By Barry Whitworth
In 1917, Congress appropriated the money to begin the State-Federal Cooperative Bovine Tuberculosis Eradication Program. The program was started to reduce the number of human tuberculosis cases that were the result of being infected with bovine tuberculosis. Most human cases were caused by humans consuming unpasteurized dairy products. Although the number of cases of tuberculosis in cattle has been greatly reduced over the past 100 years, the disease has not been eradicated from the United States.
New cases continue to be found in cattle and on occasion in other animals. White-tailed deer have been a problem in the state of Michigan. In the northern portion of the Lower Peninsula in Michigan, the bacteria is well established in the white-tailed deer population. These deer have infected cattle.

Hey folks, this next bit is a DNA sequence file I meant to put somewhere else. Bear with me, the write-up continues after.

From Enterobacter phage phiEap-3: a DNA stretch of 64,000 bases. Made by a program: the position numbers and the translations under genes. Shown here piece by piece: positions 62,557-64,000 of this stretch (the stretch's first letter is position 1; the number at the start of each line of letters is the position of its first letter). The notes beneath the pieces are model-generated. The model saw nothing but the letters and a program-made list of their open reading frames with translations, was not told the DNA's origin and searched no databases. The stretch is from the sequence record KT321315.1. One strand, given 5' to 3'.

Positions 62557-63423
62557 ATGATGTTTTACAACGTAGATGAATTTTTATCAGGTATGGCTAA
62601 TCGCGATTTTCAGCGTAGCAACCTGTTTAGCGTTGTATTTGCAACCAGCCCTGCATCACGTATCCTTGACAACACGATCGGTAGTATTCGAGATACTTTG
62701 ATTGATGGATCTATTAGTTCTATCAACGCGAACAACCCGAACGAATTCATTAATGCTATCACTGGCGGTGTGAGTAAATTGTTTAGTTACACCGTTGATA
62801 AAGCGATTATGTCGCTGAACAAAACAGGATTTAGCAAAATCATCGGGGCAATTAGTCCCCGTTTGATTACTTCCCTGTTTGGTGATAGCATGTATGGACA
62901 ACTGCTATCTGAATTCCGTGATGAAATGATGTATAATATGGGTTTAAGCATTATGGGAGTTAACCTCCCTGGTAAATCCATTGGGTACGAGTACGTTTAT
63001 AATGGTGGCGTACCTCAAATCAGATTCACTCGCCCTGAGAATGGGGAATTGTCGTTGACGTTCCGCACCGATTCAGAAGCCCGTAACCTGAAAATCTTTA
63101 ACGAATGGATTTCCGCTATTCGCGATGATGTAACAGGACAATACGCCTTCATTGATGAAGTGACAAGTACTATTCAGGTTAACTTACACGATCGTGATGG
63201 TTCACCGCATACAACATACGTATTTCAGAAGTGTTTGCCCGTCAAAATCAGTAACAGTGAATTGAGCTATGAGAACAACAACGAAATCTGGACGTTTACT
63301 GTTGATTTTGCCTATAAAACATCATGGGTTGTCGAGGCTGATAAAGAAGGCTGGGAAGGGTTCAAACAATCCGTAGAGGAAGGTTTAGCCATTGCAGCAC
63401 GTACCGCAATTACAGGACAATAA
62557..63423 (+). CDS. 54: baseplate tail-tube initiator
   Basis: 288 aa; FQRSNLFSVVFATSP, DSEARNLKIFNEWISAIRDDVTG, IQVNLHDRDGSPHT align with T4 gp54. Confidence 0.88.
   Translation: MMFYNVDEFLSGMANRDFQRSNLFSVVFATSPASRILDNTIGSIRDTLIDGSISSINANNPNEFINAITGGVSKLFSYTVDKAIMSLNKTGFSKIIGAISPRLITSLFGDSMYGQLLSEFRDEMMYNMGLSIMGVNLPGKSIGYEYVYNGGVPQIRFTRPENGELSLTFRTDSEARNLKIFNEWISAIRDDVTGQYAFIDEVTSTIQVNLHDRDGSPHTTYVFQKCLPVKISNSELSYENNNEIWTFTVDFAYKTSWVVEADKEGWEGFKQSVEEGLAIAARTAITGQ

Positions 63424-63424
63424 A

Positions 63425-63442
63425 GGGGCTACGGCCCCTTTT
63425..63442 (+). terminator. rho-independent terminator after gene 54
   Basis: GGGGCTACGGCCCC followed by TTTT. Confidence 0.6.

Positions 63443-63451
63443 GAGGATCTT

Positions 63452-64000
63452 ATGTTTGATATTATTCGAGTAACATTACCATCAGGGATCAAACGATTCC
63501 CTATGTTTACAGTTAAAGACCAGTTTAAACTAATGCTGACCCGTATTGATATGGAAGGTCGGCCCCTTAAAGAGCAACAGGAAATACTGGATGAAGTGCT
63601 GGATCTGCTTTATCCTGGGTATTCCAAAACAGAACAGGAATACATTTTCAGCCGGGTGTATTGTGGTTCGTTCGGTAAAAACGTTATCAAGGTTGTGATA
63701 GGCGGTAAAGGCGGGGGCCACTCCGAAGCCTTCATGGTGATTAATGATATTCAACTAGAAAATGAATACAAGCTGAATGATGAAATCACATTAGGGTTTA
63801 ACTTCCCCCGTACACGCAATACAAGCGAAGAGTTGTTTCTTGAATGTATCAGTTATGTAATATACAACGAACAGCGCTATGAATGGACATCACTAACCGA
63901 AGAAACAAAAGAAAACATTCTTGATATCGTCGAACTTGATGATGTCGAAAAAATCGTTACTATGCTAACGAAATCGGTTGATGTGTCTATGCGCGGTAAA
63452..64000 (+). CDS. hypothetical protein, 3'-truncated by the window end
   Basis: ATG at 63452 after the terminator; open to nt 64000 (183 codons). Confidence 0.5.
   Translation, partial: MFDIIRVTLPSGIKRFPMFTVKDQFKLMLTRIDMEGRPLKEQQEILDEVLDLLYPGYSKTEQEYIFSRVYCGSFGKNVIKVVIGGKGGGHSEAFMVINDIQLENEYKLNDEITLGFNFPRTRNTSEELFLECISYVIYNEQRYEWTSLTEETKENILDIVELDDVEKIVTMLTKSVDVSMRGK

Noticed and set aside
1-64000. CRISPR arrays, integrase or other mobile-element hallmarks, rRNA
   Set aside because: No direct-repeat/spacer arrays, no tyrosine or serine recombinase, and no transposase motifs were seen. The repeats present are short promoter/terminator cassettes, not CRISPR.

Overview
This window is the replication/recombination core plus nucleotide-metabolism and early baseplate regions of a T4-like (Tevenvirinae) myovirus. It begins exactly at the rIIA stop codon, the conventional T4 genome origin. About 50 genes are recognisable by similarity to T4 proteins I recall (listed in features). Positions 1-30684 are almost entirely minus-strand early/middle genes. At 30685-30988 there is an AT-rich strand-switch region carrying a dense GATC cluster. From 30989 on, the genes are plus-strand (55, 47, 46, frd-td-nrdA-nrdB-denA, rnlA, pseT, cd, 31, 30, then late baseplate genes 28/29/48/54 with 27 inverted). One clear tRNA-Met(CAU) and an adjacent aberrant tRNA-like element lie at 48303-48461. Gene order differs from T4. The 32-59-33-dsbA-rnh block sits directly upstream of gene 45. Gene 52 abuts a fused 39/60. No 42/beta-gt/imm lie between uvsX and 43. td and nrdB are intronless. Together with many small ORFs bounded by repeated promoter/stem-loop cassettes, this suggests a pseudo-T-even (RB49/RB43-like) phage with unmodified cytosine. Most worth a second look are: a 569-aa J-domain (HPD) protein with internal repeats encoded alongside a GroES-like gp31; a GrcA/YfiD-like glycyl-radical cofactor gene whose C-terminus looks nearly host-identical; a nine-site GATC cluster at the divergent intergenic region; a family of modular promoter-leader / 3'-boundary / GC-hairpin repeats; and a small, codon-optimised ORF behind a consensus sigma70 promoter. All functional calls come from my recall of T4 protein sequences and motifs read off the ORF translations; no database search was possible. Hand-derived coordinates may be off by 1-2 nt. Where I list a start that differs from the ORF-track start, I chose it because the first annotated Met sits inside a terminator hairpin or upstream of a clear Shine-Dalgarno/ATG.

Just in the past few months, Indiana found positive cases in cattle and deer. South Dakota is the latest state to find cattle with the disease. New Mexico and Texas are dealing with herds infected with tuberculosis. These few infections indicate a need for producers to remain vigilant in keeping tuberculosis out of their herds.
Bovine tuberculosis is caused by Mycobacterium bovis. This bacteria is contagious to other animals and humans. The bacteria survives in moist warm environments for long periods of time. The organism can be found in exhaled air, saliva, feces and milk. The bacteria is rarely found in semen, urine, vaginal, and uterine discharges from infected cattle.
Read more in the June issue of OKFR!